UK housing minister Kris Hopkins has tried to dismiss a critical report by UN special rapporteur Raquel Rolnik as a "misleading Marxist diatribe". But it is clear that the government is failing to meet important human rights obligations, at a heavy human cost.
Sri Lankan government minister GL Peiris has tried to justify a wave of attacks on churches and mosques, claiming that these were simply community reactions to unauthorised facilities. The state’s refusal to protect religious minorities further undermines human rights in Sri Lanka overall.
While the trial at Stratford Magistrates' Court in east London of five Christian anti-arms fair protesters is tough on the defendants (including Ekklesia associate Symon Hill), it is already doing a good job of exposing the issues in a number of ways.
Today (3 February 2014) five Christian peace activists go on trial at Stratford Magistrates’ Court in East London. They are charged with aggravated trespass. One of the five is Symon Hill, a writer, researcher and activist who is also an Ekklesia associate, assisting us with several areas of work. He was formerly a directorial colleague for a period.
Young Christians from around the world are invited to apply to the World Council of Churches (WCC) Stewards Programme for the WCC Central Committee meeting which will be held from 26 June to 10 July 2014.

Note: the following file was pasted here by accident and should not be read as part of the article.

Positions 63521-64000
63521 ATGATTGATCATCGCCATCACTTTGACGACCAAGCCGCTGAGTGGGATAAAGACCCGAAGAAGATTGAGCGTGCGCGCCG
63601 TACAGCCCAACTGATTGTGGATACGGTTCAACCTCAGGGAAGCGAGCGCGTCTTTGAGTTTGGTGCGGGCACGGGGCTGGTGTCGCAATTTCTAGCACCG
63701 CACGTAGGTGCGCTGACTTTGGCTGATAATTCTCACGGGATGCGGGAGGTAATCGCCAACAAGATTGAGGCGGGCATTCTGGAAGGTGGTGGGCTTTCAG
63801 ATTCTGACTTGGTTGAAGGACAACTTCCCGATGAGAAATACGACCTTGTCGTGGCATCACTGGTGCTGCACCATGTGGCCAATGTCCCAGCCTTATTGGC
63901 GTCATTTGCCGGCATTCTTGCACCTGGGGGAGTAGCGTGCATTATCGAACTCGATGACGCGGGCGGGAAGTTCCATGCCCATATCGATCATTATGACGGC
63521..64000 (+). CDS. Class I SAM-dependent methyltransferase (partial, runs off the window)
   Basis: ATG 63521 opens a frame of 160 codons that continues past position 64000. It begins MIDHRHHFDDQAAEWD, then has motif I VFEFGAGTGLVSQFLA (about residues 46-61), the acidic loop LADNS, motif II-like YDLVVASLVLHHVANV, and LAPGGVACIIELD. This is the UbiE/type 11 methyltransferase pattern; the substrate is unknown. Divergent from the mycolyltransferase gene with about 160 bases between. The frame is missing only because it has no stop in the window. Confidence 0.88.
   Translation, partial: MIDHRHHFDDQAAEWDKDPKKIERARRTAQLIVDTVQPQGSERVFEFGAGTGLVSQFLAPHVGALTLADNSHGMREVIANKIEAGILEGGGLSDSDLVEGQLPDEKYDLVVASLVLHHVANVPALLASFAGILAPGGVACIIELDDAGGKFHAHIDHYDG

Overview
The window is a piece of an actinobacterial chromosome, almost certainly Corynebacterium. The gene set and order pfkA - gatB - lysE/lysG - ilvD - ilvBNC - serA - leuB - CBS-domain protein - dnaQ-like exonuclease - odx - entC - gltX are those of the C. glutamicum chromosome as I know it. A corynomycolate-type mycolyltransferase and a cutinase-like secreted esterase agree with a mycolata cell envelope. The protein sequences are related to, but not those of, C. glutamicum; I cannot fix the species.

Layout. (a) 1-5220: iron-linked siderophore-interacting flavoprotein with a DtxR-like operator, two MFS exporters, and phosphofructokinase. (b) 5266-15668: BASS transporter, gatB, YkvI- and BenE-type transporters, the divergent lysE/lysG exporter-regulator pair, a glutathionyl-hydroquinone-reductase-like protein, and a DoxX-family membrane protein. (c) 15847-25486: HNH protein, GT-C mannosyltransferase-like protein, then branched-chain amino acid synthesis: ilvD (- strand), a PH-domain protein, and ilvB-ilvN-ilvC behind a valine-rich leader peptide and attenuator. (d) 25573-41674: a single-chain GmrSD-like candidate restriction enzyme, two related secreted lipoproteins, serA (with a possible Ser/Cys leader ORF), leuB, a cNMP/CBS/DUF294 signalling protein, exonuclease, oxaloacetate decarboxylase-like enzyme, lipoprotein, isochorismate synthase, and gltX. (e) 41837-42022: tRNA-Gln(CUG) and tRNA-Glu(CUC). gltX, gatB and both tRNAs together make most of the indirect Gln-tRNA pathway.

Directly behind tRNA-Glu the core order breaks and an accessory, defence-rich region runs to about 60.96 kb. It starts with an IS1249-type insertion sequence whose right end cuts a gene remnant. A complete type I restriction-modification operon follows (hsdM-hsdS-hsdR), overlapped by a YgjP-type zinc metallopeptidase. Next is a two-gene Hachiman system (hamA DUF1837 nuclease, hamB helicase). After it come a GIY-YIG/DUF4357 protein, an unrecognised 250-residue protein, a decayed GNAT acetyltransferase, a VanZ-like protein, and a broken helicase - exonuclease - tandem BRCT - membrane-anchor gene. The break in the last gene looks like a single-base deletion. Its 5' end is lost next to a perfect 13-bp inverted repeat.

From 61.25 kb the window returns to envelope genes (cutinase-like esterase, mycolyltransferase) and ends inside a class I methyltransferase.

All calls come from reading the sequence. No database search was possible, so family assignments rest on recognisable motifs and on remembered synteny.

What is good work? How do we understand it theologically and recognise it in practice? What role can it play in helping to create more just societies and a fairer world? And how can we work with others here and elsewhere to enable more people to have access to it?
Church leaders who have encouraged mistreatment of lesbian, gay, bisexual and transgender people (LGBT) have defended their behaviour, after the archbishops of Canterbury and York reminded fellow-Anglicans of a pledge to offer pastoral care and support regardless of sexual orientation. Church of England senior clergy Justin Welby and John Sentamu wrote after harsh new laws were passed in Uganda and Nigeria.
While the government has had its way overall, as parliamentary arithmetic finally dictates, the 130 NGOs gathered under the banner of the Commission on Civil Society and Democratic Engagement (CCSDE) won some very significant concessions from government earlier in the process, as a direct result of their campaign.